(Bloomberg) -- A New York Times story based on Donald Trump’s long-sought-after tax data shows he avoided paying income taxes for most of the past two decades and paid only $750 the year he was elected president.That doesn’t mean he isn’t a billionaire.By pairing moneymaking businesses with spectacular money-losers, the Trump Organization has been able to shield profits generated by office properties and “The Apprentice” from tax collectors. It’s a souped-up version of the formula deployed by America’s landlord class for decades. But tax losses are different from operating losses, and the new data don’t necessarily show his business empire is heading into crisis, even if it’s carrying sizable debts.“Your tax return at the end of the day shows income and whatever deductions are claimed against that income. That’s it,” said Thorne Perkin, president at Papamarkou Wellner Asset Management. “It doesn’t necessarily show net worth.”The newspaper’s report described the extent of Trump’s tax-cutting strategies, such as taking deductions for consulting fees to his daughter and for hairstyling, which resulted in paying far less than poorer Americans. Although the report raises questions about the legality of some of the maneuvers, the new details don’t affect the Bloomberg Billionaires Index estimate of his wealth. His net worth is based chiefly on the value of his office and commercial property holdings, minus debts that were already known. The index estimated his net worth at $2.7 billion as of August, down $300 million from mid-2019, hurt by declining prices for certain types of real estate holdings.Trump’s office properties include commercial spaces at Trump Tower, a leasehold on 40 Wall Street in downtown Manhattan and a 30% interest in two office towers co-owned with Vornado Realty Trust. Collectively, the assets are valued at about $1.9 billion, and Trump’s share of the debt that encumbers them is about $670 million -- meaning they constitute almost half of his net worth.Financial records for his golf courses in Europe have long shown that, after including items such as depreciation, they run in the red. The tax data obtained by the Times reveal Trump’s American golf courses operate similarly.Depreciation is crucial for real estate investors. Depending on the type of property at hand, they can write off a portion of its value over a useful lifetime pre-determined by the Internal Revenue Service. That allows investors to claim tax losses on the property even when they’re putting money in their pockets.“You want to show as much losses as you possibly can for your deductions,” said Papamarkou’s Perkin. “That’s a big part of the advantages of real estate investing.”The president’s son, Donald Trump Jr., disputed the Times’s reporting on Tuesday while acknowledging that Trump exploited depreciation, tax credits and other provisions of the tax code.“He’s paying tens of millions in taxes -- now, he’s not going to pay more” than he needs to, the president’s son said in an interview on Fox Business Network. “And by the way, he’s following the tax code that people like Joe Biden, who has been in DC for 47 years, have written. He’s playing by their rules. Joe Biden is taking advantage of the same loopholes.”The Times in a Monday story also revealed that when Trump did pay taxes it was because of cash from his role fronting “The Apprentice” and not as a real-estate developer. He earned $197 million from the show and $230 million from branding, speaking engagements and licensing deals off the back of the fame the series provided. As well as borrowing against Trump Tower and selling stocks and bonds, he plowed some of that money into the money-losing golf courses.Carrying LoansThe tax documents described by the Times aren’t enough to draw conclusions about the profitability of Trump’s empire. But even if his golf courses are bleeding money, they contribute comparatively little to the tally of his fortune -- about $430 million before debt. Prices for golf resorts are down after years of decreasing interest in the sport. Younger generations simply aren’t taking it up as quickly as their elders are leaving it behind.Trump has long been required to disclose a road map to his assets and liabilities. In 2015, then a contender for the Republican party’s nomination for president, he released a financial disclosure listing the lenders behind his loans, ranges for their outstanding balances, when they were issued and when they must be repaid.That several are due in the next few years isn’t unusual in commercial real estate, where most loans run five to 10 years and are refinanced regularly. Unless there is a serious deterioration in the performance of his properties, it’s likely his portfolio can be refinanced before loans mature.Though Trump has carried on this balancing act for years, his re-election could make obtaining new loans harder if potential lenders don’t want to face the prospect of foreclosing on a sitting U.S. president. Conversely, Trump is engaged in a variety of court fights that could accelerate once he leaves office and complicate refinancing. The Covid-19 pandemic also may take a lasting toll on the value of his holdings, making future loans more onerous.His biggest financial vulnerabilities remain his hotel in Washington, where the pandemic has slowed business, and Doral, a sprawling golf resort in Florida. He has taken out nearly $300 million of personally-guaranteed loans from Deutsche Bank AG against these properties. The debts mature in 2023 and 2024, according to his personal financial disclosure.Room to BorrowBut Trump, whose earlier career included a series of bankruptcies, also has a safety valve: the office properties.When he refinanced Trump Tower in 2012 with a $100 million loan, it was appraised at $480 million. A 2015 refinancing of 40 Wall Street fetched a $160 million loan on a $540 million appraisal.That left both properties relatively low-levered for Manhattan real estate, suggesting either a newly learned financial conservatism on Trump’s part or a squeamishness on the part of the lender, Ladder Capital. Ladder, which specializes in loans for commercial property, is Trump’s second-biggest lender after Deutsche Bank.An August appraisal of the buildings by the Bloomberg Billionaires Index, based on current net income and prevailing capitalization rates, was less sanguine, valuing them at $365 million and $375 million respectively. But so long as the pandemic doesn’t crater office values, the properties could carry far more debt, were Trump to need it.(Updates with comments from Trump’s son in 10th paragraph.)For more articles like this, please visit us at bloomberg.comSubscribe now to stay ahead with the most trusted business news source.©2020 Bloomberg L.P.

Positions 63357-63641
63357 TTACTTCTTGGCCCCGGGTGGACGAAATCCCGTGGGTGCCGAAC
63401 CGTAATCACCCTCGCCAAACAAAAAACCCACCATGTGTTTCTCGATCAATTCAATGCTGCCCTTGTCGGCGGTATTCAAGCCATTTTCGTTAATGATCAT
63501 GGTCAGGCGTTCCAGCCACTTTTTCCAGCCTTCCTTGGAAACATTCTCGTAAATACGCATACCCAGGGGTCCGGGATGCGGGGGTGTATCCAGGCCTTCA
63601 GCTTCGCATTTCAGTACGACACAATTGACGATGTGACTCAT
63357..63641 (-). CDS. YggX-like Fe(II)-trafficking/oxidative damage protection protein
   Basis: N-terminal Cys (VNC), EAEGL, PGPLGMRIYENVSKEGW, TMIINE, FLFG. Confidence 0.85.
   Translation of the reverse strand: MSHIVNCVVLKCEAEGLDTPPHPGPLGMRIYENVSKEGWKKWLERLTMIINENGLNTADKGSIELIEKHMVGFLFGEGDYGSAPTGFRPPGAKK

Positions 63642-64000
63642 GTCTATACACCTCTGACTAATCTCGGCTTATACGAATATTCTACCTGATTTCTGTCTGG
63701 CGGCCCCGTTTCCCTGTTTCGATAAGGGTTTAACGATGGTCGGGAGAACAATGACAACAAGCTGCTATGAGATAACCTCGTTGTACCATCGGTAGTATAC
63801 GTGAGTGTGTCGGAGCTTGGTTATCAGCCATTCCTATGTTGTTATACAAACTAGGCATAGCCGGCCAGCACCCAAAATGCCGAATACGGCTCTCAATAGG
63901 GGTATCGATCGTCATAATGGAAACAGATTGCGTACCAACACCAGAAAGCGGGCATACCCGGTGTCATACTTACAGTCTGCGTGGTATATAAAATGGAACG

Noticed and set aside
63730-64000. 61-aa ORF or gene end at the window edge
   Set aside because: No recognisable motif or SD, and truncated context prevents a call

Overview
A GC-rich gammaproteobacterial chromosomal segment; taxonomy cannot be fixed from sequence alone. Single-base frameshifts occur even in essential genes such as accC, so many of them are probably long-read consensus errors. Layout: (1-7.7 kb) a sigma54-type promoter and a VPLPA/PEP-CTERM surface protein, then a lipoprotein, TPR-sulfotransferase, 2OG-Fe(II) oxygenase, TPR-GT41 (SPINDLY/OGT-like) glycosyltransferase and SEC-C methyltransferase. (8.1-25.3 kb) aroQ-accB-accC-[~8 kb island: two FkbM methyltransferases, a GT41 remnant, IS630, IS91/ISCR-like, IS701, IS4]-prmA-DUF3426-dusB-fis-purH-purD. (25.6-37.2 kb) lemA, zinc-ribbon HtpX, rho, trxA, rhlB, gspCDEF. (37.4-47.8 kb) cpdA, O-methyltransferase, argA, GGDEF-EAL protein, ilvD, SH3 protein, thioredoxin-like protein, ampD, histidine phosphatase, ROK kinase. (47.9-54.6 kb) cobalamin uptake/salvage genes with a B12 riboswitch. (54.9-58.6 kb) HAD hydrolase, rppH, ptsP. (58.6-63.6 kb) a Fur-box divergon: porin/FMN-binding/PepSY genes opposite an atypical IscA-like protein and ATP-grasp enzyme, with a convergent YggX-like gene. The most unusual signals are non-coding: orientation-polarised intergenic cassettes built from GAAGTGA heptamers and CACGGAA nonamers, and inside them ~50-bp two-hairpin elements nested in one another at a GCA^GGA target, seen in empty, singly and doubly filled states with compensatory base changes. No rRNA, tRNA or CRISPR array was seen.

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Breonna Taylor: Officer who may have fired fatal shot looking to retire after receiving 'countless threats'